The news yesterday that the
Independent Workers’ Union was filing a case on behalf of 75 outsourced workers
who are seeking more rights at work was an interesting development, but probably
not that surprising, despite reports describing it as a ‘landmark case’ for the
rights of such workers.
In a time of some resurgence
within the Labour party, and a Labour party that is more in tune with its union
membership than that of the recent past, we have seen an upturn in union action
and muscle flexing across a number of areas. So in the first instance,
union action at the moment is not altogether surprising.
then there is the backdrop. There have been a number of high profile
worker status cases this year, the Uber ones arguably the highest profile of
the lot. Then there’s been the Matthew Taylor report from the summer
which probably hasn’t got the press we might have expected because everyone’s
been talking about the inertia of the Brexit negotiations. But that
analysis has propagated the newly published report a “Framework for Modern
employment” (more here) from the Government; and we might reasonably
expect the imminent Budget to contain more news on PAYE and NICs avoidance.
in all - though shrewdly timed to apply pressure in the weeks immediately after
the Budget when the details of the Budget announcements are ironed out and the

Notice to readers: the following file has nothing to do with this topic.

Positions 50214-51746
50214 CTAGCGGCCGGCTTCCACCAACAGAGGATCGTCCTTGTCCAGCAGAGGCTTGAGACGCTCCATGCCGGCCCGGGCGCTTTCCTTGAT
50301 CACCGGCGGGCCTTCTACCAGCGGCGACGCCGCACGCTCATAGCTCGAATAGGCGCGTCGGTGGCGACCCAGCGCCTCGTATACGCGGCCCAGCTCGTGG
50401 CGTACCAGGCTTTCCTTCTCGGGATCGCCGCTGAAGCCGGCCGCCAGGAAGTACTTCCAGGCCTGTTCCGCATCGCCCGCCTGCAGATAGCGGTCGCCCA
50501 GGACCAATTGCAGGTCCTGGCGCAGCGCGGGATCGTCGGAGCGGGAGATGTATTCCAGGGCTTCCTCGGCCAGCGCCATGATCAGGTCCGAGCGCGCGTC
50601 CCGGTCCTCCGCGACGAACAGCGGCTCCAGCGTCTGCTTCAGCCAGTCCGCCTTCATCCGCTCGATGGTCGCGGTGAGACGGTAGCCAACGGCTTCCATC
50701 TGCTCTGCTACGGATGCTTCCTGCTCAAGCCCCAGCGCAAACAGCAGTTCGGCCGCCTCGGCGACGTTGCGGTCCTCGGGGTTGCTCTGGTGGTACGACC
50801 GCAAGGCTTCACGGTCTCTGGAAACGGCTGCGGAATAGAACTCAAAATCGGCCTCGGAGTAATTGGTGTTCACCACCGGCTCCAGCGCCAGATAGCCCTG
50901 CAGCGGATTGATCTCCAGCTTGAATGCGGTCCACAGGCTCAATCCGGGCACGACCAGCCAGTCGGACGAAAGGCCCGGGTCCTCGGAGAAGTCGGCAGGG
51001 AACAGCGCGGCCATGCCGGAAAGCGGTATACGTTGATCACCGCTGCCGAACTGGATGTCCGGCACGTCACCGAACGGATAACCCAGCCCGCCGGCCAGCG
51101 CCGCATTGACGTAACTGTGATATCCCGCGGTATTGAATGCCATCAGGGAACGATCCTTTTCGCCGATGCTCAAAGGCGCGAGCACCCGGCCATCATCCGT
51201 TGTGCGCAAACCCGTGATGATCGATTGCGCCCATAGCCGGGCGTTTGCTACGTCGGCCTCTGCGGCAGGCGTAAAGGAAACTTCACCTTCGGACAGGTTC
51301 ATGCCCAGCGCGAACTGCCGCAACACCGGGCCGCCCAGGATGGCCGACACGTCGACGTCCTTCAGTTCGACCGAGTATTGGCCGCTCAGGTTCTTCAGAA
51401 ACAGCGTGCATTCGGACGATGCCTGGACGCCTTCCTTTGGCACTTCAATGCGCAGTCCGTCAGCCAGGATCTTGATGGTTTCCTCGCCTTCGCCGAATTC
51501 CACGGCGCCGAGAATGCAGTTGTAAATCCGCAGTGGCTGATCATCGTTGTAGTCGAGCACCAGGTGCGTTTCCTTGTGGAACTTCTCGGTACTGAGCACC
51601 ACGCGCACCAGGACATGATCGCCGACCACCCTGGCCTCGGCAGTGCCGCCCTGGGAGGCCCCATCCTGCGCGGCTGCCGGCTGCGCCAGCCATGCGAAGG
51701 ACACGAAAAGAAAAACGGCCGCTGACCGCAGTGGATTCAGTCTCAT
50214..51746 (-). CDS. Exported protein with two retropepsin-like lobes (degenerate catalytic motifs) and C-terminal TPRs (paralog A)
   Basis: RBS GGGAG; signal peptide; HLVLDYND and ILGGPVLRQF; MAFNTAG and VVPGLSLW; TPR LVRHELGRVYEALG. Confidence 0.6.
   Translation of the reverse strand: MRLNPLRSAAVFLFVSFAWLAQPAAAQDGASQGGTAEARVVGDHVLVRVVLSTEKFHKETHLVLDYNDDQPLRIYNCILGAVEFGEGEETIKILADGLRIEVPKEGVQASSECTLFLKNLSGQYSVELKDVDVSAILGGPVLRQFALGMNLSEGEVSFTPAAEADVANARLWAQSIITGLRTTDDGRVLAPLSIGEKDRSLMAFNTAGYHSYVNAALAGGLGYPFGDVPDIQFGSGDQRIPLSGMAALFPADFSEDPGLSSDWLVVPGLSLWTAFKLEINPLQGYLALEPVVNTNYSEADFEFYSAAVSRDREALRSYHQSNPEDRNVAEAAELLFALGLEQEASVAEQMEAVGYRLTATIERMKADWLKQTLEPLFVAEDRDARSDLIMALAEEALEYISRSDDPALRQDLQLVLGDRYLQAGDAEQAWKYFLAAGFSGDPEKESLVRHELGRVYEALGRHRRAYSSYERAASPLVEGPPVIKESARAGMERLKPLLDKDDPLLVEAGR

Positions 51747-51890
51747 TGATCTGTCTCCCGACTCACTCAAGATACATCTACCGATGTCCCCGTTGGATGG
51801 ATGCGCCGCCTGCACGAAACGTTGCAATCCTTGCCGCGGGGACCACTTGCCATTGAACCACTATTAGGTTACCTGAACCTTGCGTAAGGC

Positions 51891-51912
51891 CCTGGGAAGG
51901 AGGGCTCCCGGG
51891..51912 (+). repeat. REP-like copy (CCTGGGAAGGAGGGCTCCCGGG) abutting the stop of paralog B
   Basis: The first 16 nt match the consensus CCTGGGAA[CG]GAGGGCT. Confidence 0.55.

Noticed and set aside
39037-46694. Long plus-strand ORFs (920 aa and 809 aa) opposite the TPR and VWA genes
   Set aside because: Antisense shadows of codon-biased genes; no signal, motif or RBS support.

union might hope to make some headway in pressing for change - this case is,
far from landmark, about as a surprising as Christmas turning up once a year.
it succeed? Well, that’s an interesting question. We have to hand
at the moment of course almost none of the facts of the case beyond the broad
job titles and the end client in question – none of which give us any
indication of the levels of “supervision, direction and control” – the three
buzzwords of the moment in this area.
I were a betting woman (which I’m not!), I’d have to say “no”. While the
courts gently nudge statutory law in certain directions, a wholesale change in
the English legal principle of having one employer to allowing the existence of
joint employer status would be more than a gentle nudge.
it succeed in a different way? Might they lose the battle but win the
war? Well then yes, I think they might. Not necessarily on the
joint employer claim – that would be quite a messy thing to establish in
statute and I think other outcomes are more likely. But as part of the
dripping water of change, might this be part of the movement that continues the
changing face of employment status? Then yes. Yes, I think it